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Is Juan Lagares the best defensive player in baseball?

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New York Mets centerfielder Juan Lagares has produced some remarkable defensive numbers in his short tenure in the Big Apple. Is he the best defensive player in baseball?

Patrick Smith

Juan Lagares was signed by the New York Mets as a 17 year-old in 2006. He spent three years playing shortstop before the Mets moved him to the outfield. The 6'1, 175 pound centerfielder made his major league debut three weeks into the 2013 season, and played in 121 games. Over that time he compiled a pretty meager .242/.281/.352 slash line, for a 75 wRC+. 204 players received at least 400 plate appearances in 2013, and 188 of them had a higher wRC+ than Lagares. While his performance at the plate was less than inspiring, Lagares made a name for himself with his glove. Despite playing only a few more than 800 innings, he finished 7th in UZR. His UZR/150 of 33.1 was the third-highest mark in the major leagues. By DRS, he was 26 runs above average.

This season, defensive metrics are giving Lagares the same kind of love. By either UZR, UZR/150 or DRS, he ranks among the five best defensive players in baseball. Only Jason Heyward has more DRS, and he has 320 more innings in the outfield. Going back to 2013, Lagares ranks third in the major leagues in DEF, behind Andrelton Simmons and Manny Machado, both of whom have player far more innings. Only Simmons has a higher DRS, and he has the advantage of 800-odd additional innings of defense. Since 2013, Lagares' UZR of 37.6 is tops in the MLB. Simmons is known in popular circles as the best defender in baseball, and Alex Gordon is getting all kinds of sabermetric love for his defensive play. But, Lagares might be better than them all.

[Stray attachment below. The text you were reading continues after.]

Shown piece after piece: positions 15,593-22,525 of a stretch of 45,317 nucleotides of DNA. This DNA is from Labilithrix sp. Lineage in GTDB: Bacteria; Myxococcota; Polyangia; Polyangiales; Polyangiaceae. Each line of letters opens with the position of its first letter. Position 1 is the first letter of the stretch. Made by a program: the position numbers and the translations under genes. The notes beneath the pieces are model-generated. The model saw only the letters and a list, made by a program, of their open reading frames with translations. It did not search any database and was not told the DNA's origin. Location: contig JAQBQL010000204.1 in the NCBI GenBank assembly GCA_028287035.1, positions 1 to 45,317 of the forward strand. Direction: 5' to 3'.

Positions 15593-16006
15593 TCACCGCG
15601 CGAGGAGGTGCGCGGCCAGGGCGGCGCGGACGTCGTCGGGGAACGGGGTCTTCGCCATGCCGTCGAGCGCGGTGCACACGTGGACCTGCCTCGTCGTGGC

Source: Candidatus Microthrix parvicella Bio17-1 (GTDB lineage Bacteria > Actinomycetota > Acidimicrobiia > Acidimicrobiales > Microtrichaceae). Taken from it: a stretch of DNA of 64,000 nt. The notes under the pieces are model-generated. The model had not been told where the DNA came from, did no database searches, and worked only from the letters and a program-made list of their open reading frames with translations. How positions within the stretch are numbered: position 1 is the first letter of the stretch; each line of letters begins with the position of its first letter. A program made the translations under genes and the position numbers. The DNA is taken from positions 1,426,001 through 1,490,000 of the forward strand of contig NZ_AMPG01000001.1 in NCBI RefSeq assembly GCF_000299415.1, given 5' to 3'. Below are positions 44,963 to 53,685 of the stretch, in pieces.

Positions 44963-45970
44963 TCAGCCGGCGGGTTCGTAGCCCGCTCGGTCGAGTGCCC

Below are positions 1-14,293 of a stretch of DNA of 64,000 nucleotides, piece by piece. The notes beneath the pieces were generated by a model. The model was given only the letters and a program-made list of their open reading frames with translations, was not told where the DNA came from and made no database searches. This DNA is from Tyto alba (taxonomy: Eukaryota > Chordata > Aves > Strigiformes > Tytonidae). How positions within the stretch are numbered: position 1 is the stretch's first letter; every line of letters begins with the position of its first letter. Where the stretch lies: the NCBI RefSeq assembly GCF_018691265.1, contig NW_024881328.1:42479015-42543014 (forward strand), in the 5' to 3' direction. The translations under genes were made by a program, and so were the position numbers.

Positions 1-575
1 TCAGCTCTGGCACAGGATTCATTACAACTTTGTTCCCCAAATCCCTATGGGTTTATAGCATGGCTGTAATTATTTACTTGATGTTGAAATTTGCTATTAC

Lagares possesses a deadly arm. Last season he finished third in the major leagues in outfield assists with 15, despite receiving far less playing time than Gerardo Parra and Gordon, who had 17 each. Here's a clip of Lagares gunning down Jason Heyward in a game last season. While strong, the arm isn't cannon-like. Rather, it's the speed at which he approaches the baseball and the quickness of his release that get Heyward. It's the kind of fielding technique you might expect from a converted shortstop.

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via cdn.fangraphs.com (Jeff Sullivan)

This year, baserunners have been less inclined to test Lagares' arm, and he has only four outfield assists. However, he's showed off his exceptional range on numerous occasions. Overall he has just three fewer defensive runs saved in 150 fewer innings. This is just one of the many exceptional plays the Mets centerfielder has made this season.


Lagares' 3.0 fWAR is on par with the value produced by Justin Upton and Jacoby Ellsbury, though he has received 150-175 fewer plate appearances. Looking back, it's hard to believe that he had to battle to make the team out of Spring Training. It's likely that his .283/.323/.387 slash line and 102 wRC+ will slide, but his defense should make him an everyday player. Simmons' glove gets him on the field every day, the Mets should do the same with Lagares.

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Stats courtesy of Fangraphs and Baseball-Reference

Chris Moran is a former college baseball player at Wheaton College and current third-year law student at Washington University in St. Louis. He's also an assistant baseball coach at Wash U. In addition to Beyond The Box Score, he contributes at Gammons Daily. He went to his first baseball game at age two. Follow him on Twitter@hangingslurves